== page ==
Toronto, Canada – By Ian Ransom
The six-times grand slam champion came back a break down in the first set before wrapping up the tiebreaker to love and breezing through the last two sets in just over an hour.
"I never thought it was going to be an easy match before going on court," Nadal, who last year ground down Roger Federer in a classic five-set final, told reporters.
"I was playing shorter than usual. I made more mistakes ... After (the tiebreaker) I started to play longer, I started to play more aggressive, so I started to play more my tennis."
Far from being over-awed, 70th-ranked Luczak had the Spaniard on the back foot early, engaging him in lengthy baseline rallies and attacking his serve with gusto to the delight of a packed crowd at Rod Laver Arena.
The strategy paid off as Luczak broke the world number two's serve to lead 5-3, slapping a sharp cross-court return that clipped the line on the game's sixth break point and brought thunderous cheers.
But nerves got the better of the Australian, who double-faulted twice when serving for the set to allow Nadal to break back, then promptly collapsed in a heap in the tiebreaker.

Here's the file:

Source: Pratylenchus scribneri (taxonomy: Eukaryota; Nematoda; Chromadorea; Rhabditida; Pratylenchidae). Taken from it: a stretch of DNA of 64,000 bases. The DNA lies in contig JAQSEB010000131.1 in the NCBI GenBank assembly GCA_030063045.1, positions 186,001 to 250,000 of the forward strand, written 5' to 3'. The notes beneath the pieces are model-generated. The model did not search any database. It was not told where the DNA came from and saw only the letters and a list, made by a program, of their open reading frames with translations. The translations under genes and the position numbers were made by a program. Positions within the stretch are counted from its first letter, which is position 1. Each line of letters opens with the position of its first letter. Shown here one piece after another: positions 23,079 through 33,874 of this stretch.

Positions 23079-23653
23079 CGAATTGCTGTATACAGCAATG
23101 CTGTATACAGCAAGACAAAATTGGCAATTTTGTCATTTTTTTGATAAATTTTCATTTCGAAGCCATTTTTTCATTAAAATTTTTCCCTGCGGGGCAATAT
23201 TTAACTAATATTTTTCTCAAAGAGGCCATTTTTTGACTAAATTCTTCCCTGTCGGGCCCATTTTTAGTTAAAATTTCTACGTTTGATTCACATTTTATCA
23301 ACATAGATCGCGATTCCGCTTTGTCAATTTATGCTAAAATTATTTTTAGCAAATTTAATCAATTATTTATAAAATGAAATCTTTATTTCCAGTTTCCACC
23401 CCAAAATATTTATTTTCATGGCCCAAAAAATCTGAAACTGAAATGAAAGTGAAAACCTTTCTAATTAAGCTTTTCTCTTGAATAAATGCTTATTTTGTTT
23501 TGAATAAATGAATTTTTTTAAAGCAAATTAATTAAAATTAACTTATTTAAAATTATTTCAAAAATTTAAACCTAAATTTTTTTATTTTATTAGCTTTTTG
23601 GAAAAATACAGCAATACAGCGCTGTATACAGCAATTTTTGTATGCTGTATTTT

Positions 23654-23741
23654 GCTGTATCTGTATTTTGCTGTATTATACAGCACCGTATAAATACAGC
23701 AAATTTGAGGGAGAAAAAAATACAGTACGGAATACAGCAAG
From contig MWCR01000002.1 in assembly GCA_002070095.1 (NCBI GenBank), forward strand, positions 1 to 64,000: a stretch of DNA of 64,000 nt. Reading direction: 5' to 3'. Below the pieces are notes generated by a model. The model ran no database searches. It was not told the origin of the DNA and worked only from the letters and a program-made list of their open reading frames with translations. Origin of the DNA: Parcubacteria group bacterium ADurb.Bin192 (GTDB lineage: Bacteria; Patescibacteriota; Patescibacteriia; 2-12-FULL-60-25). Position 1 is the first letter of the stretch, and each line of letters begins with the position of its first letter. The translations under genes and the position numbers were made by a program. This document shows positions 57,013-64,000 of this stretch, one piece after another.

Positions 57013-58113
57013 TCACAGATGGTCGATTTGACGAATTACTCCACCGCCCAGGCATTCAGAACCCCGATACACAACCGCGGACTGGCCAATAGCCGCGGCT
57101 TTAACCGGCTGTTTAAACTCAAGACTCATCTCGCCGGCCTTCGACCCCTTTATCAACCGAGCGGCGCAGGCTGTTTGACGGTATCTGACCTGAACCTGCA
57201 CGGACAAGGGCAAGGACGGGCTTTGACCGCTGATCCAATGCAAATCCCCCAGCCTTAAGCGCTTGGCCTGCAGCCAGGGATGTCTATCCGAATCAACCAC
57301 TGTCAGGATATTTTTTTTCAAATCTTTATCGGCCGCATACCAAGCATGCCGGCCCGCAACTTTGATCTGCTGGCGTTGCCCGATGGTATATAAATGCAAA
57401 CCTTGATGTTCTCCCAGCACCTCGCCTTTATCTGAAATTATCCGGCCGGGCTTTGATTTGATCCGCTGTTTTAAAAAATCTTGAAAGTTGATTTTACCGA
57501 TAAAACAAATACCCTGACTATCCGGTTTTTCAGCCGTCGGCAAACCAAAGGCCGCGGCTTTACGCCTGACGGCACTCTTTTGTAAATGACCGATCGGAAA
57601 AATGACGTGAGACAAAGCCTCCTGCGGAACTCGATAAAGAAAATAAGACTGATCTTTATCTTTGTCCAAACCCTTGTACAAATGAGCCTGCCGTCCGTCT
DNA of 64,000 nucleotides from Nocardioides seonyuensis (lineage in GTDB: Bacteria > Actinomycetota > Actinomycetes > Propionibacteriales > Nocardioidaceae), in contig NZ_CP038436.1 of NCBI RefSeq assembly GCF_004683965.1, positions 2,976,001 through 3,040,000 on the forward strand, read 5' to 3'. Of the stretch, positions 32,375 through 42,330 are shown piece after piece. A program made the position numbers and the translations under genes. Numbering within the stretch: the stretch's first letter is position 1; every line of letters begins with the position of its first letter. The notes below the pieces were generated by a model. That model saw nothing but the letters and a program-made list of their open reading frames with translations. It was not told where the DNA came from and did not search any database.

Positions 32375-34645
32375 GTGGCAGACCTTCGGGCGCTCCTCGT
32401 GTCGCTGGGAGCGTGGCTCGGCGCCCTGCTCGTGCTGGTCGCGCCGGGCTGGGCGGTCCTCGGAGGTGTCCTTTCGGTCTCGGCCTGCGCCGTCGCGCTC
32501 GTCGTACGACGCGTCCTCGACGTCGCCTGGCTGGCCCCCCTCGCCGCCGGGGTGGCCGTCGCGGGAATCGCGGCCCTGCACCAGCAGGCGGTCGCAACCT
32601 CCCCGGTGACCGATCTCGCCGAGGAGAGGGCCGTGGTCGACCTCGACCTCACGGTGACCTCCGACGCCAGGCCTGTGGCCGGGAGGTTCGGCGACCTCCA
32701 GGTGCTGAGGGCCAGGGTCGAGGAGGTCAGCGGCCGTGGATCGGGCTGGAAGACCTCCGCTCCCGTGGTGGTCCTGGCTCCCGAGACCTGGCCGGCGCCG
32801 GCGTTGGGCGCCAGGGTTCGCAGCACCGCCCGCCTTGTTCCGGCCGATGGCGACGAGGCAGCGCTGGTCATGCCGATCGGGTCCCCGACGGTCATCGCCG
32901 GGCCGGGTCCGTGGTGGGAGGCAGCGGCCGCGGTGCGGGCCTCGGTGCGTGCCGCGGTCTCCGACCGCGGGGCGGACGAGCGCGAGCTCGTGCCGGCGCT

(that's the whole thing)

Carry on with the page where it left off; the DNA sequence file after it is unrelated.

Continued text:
"I gave it my all but he was just too good ... You sort of only get one chance against a guy like that."
After blasting a forehand cross-court winner to seal the set, Nadal resumed normal service in the second, breaking twice to race to a 5-0 lead as Luczak's risk-taking strategy quickly unravelled.
Nadal, who lost his number one ranking to Federer last year after being sidelined with knee injuries, said he was feeling confident after good preparation in the lead-up, but said last year's victory was far from his mind.
"No, I am thinking about try to play good tournament. Sure, when I walk around and I see my picture there, being on the floor, so I will always have nice memories."
(Editing by Ed Osmond)